CRC article warns of challenges in borrowing to stabilize the state budget

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The nonprofit, nonpartisan research organization Citizens Research Council of Michigan has some very sound and well thought out research on the risks and challenges of borrowing to stabilize the state budget in their recent article “The Challenges and Precautions of Borrowing to Stabilize the State Budget.” 

The state is considering many different options to resolve its loss of tax revenue causing budget deficits for this fiscal year and next. One of those options may be borrowing.

They write that “COVID-related economic challenges have caused an estimated $2.2 billion deficit to the state budget for the current fiscal year, with only four months to bring the budget back into balance.”

Some economists say we should consider state borrowing instead of deep budget reductions. CRC leads us through the various options and limitations. 

CRC says “constitutional restrictions limit the use of debt to balance the COVID-depleted budget and some guiding principles should be followed if borrowing is employed, even as a partial solution.”

They give us in the article some useful and practical information on borrowing, use of bonds, borrowing to pay down the pension system, and the federal government role.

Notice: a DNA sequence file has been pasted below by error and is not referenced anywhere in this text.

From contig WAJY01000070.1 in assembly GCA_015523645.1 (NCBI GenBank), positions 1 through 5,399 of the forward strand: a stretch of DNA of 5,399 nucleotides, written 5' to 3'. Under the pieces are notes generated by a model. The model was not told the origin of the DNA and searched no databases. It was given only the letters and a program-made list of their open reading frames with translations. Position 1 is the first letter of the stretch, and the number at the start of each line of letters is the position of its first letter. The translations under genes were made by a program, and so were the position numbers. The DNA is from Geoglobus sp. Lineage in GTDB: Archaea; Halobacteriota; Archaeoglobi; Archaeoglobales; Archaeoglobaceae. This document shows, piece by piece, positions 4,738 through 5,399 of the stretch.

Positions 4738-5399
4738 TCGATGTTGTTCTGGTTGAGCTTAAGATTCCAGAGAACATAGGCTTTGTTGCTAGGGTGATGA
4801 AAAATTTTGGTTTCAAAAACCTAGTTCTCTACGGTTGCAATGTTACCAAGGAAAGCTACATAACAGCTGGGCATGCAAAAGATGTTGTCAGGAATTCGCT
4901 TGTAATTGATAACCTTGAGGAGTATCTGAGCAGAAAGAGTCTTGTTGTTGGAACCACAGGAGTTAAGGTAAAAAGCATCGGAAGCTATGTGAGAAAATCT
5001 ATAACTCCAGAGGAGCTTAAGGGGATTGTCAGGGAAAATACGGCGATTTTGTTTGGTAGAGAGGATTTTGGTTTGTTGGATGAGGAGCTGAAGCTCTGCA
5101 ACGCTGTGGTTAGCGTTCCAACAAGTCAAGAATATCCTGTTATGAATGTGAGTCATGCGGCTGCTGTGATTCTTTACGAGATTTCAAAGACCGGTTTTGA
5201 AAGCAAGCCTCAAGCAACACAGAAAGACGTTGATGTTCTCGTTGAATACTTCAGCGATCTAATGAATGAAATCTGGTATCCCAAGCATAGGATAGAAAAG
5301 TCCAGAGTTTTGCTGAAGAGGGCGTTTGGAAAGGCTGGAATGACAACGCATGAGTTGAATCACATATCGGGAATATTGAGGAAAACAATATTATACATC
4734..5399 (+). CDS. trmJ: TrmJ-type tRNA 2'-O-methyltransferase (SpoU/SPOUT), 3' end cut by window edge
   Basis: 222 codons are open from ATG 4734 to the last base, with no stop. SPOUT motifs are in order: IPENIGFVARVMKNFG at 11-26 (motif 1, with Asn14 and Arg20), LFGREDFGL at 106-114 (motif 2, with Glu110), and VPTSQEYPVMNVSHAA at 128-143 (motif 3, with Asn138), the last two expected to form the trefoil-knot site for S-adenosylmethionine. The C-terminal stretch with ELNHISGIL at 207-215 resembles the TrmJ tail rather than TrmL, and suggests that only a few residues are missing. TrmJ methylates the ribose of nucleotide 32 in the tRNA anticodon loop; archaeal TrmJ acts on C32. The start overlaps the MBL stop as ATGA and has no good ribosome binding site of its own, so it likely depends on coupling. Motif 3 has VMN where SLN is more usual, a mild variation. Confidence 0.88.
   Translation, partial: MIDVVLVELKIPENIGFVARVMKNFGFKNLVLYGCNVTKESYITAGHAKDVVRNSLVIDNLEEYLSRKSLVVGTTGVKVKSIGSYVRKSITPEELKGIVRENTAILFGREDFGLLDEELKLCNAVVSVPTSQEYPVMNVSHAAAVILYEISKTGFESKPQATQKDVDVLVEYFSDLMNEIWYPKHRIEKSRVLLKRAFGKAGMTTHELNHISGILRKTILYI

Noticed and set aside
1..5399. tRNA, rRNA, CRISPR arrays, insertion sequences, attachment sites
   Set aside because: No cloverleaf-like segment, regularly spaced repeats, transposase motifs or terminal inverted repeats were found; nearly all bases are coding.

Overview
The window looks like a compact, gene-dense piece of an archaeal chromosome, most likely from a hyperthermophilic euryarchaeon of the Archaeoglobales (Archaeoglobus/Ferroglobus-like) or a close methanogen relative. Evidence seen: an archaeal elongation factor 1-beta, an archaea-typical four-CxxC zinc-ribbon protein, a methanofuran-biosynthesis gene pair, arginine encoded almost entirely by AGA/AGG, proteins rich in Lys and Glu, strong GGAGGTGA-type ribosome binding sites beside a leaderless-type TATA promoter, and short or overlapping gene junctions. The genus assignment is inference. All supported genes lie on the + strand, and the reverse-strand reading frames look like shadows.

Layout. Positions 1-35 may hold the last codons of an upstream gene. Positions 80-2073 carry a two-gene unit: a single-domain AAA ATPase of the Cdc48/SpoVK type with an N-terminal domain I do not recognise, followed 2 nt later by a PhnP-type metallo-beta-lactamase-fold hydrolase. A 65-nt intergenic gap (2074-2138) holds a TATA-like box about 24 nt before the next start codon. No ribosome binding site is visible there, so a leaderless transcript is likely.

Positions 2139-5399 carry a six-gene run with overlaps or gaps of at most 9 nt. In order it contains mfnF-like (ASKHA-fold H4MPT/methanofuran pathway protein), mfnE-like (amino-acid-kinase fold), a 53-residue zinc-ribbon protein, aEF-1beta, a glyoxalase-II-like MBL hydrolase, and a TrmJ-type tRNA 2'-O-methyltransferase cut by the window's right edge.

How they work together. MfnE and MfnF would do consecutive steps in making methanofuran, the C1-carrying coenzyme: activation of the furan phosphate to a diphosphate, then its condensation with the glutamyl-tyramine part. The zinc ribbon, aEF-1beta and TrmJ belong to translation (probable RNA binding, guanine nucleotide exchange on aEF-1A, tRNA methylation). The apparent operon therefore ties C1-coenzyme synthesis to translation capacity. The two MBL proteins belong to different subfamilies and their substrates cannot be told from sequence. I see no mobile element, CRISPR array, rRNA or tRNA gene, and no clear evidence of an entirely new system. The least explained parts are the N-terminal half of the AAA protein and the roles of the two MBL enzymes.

This article gives our readers some good objective, data-based and fact-based information to consider as the state begins its discussions on resolving the budget crisis in Michigan.

Rural citizens need to be informed on this important topic so they can communicate their concerns and options to state and federal policy makers.

You can read the full article by the CRC here:

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David Haynes

David Haynes has served as a professor of public administration and public policy. He previously has served as President of Northern Michigan University. David has been involved in the public administration and political science field for over 45 years.


  1. Pat Egan on June 22, 2020 at 8:22 am

    Astounding that the article never approaches the easiest and least painful option – tax increases. Astounding oversight. Michigan has lowered taxes several times recently with little economic movement except increased poverty. Raising taxes on my peers who have disposable net income each year would be the best option to balance the budget. Taxes, for instance, on dividend and interest yield.
    This article is not a good thought piece. My opinion.

  2. pat egan on June 23, 2020 at 7:00 pm

    My apology. I had read and was referencing the Citizens Research Council of Michigan article on the calculus of borrowing as a revenue source for Michigan. I was not referencing Dr. Haynes summary, above.

    Pat Egan

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